Global Markets Stall at Multi-Year Highs

World shares dipped on Monday and oil prices steadied due to investors' caution on whether the strength of the global economic recovery justifies the sharp rally so far this year.

The wariness crept in before a series of significant U.S. economic events this week, including the first estimate of fourth quarter GDP, the Federal Reserve's first policy meeting of the year and January payrolls data.

"Markets don't go up in a straight line," said Garry Evans, global head of equity strategy at HSBC. "I think that people are realising there could still be problems out there."

MSCI's benchmark world share index was down 0.1 percent on Monday, although it has gained nearly 4.5 percent this month on signs of U.S. recovery, a stabilisation in the euro zone and renewed growth in China.

European stocks were little changed on Monday with the broad the FTSE Eurofirst 300 index of top company shares close to a two-year high.

The market's softer tone also followed a weaker session in Asia, where falls in technology companies saw the MSCI's broadest index of Asia-Pacific shares outside Japan drop 0.4 percent.

However, U.S. stock index futures pointed to a slightly higher Wall Street open, with investors awaiting December data on durable goods orders and pending home sales.


Data from the European Central Bank gave another reminder that the recent jump in financial markets is not being matched in the real economy.

Lending by banks to euro zone companies, consumers and home buyers contracted in December for the eighth month running as recessions across much of the region sap the appetite to borrow and banks' willingness to lend.

"As of the end of 2012, there was no sign of improvement in credit flows," said Marie Diron, an economist who works on Ernst & Young's euro zone forecasts. "However, we think that during 2013, with a much more secure economic environment than last year, banks will start easing credit standards somewhat and companies will be more willing to borrow to invest in the euro zone."

Data showing inflows to global equity funds had slowed in the past week, and comments from several major investment banks noting signs that the market may be reaching a natural top added to the cautious tone.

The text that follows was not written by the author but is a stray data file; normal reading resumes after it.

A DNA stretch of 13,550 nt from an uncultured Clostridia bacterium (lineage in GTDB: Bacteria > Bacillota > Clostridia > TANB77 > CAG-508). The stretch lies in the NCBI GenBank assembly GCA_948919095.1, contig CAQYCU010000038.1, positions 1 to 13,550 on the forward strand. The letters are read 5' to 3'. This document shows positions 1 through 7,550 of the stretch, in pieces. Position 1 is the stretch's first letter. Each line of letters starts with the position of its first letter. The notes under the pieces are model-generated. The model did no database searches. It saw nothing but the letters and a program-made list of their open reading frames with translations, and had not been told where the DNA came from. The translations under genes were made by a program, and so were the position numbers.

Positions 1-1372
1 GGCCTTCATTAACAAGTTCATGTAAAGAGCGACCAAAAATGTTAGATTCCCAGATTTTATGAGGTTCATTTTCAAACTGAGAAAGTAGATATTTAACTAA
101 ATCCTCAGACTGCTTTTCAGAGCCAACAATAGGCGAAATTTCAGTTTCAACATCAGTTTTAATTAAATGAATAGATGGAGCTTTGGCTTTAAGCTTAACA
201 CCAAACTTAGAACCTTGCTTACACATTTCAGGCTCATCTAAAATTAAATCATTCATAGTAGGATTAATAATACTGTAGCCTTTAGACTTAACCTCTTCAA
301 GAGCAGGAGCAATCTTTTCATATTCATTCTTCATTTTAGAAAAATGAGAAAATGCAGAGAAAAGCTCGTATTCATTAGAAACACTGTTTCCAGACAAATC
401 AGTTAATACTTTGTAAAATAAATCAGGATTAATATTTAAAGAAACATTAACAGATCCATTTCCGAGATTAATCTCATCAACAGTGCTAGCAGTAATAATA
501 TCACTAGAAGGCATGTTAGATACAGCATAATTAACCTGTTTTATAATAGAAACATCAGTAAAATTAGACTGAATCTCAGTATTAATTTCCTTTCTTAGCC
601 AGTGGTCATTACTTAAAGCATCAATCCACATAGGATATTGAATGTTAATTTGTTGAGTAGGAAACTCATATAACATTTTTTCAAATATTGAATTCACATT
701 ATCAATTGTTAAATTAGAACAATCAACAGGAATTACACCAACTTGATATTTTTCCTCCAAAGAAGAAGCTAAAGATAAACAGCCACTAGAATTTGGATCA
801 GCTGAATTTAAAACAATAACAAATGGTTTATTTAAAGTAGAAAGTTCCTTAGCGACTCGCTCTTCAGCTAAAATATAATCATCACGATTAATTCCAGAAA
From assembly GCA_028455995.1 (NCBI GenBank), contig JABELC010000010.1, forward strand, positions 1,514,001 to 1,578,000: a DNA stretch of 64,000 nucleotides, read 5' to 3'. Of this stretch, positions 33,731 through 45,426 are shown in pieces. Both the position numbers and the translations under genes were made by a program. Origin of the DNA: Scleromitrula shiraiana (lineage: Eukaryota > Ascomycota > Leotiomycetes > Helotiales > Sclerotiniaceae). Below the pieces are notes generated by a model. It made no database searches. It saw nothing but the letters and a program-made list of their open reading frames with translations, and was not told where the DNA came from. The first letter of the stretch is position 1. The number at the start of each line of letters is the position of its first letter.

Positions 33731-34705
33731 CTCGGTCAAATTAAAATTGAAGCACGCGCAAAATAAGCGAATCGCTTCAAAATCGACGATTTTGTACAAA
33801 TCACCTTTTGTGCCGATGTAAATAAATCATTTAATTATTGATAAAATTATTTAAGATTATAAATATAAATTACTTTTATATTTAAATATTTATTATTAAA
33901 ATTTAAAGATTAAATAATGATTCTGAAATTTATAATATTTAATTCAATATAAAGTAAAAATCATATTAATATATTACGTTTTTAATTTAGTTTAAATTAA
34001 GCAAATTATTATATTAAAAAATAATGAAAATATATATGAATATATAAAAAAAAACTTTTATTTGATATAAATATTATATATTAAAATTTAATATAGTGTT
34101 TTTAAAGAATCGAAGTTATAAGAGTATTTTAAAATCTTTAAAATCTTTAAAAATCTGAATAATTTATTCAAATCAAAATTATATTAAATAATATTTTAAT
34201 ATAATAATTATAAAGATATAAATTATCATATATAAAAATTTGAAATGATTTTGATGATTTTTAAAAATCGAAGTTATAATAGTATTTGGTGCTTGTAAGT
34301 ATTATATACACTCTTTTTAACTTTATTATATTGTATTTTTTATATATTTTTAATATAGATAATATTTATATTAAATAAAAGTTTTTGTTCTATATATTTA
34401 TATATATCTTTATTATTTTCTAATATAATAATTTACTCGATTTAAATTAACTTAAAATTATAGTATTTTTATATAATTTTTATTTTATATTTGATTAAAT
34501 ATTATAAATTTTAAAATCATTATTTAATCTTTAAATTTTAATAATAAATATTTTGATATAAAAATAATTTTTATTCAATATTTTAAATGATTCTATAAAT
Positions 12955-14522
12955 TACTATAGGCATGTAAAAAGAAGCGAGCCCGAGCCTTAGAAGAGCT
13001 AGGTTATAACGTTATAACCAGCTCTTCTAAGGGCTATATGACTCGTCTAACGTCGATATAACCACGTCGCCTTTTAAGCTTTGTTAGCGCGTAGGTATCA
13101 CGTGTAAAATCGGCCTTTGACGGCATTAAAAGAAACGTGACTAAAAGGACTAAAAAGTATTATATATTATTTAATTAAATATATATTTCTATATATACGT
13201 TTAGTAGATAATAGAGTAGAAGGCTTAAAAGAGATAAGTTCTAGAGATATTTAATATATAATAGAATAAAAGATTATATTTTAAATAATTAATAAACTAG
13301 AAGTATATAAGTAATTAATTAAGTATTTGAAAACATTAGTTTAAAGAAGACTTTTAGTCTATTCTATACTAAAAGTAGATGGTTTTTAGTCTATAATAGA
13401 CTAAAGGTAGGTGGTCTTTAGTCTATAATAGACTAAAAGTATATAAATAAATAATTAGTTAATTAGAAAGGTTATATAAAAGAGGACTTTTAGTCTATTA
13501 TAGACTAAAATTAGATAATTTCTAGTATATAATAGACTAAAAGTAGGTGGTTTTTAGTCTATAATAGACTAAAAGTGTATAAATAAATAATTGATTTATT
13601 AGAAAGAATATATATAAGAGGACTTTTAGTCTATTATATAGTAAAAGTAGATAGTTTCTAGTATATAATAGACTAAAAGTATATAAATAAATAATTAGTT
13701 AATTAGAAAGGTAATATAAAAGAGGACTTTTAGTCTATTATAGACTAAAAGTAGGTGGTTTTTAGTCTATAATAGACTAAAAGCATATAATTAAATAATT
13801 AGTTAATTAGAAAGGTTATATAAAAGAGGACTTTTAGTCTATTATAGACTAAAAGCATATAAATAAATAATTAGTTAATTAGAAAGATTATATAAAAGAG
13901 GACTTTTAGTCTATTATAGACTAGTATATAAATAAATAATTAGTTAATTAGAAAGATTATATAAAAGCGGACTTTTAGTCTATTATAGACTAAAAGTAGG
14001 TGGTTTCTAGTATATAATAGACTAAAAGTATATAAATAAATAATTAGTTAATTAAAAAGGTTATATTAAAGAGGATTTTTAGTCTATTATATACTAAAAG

Among the warning signs was Citigroup's U.S. Economic Surprise Indicator, which tracks how new data compares with expectations. This has turned negative, although the survey by the American Association of Individual Investors (AAII) remains in the top 5 percent of the observed readings.

JP Morgan said in a note that historical data for each of these readings shows they are normally followed by lacklustre equity returns.


The euro slipped from an 11-month high against the dollar to around $1.3435, down about 0.2 percent, as some people in the market worried about the implications of Friday's announcement that European banks would repay more than expected of the emergency loans they borrowed from the ECB.

The early repayments mean the ECB is the first major central bank to start moving away from unconventional monetary policy measures, unlike the U.S. Federal Reserve and Bank of Japan, which are buying bonds to stimulate growth. More stimulus usually weighs down on a currency as it increases its supply.

The dollar was down 0.2 percent against the yen at 90.70 yen , although the Japanese currency is expected to remain weak on expectations that Japan's government will keep pushing for aggressive monetary easing, whereas the Fed's view could change if the economic data strengthens.

In commodity markets oil prices steadied near a three-month high at just over $113 a barrel before the Fed meeting on Tuesday and Wednesday and the employment data on Friday that should show more signs of recovery in the world's biggest oil consumer.

Other commodities also rose on evidence that the world's number two economy China is now picking up pace, along with the general optimism about the euro zone, Japan's efforts to revive its stagnant economy and the signs of U.S. growth.

Growth-attuned palladium rose to $741.75 an ounce, its highest since September, 2011, leading climbs by platinum and copper, while traditional safe haven gold struggled near a two-week low.

"China's economic growth could be over 8 percent this year. China's economy supports a very large part of global demand," Lou Jiwei, chairman of the country's sovereign wealth fund said over the weekend.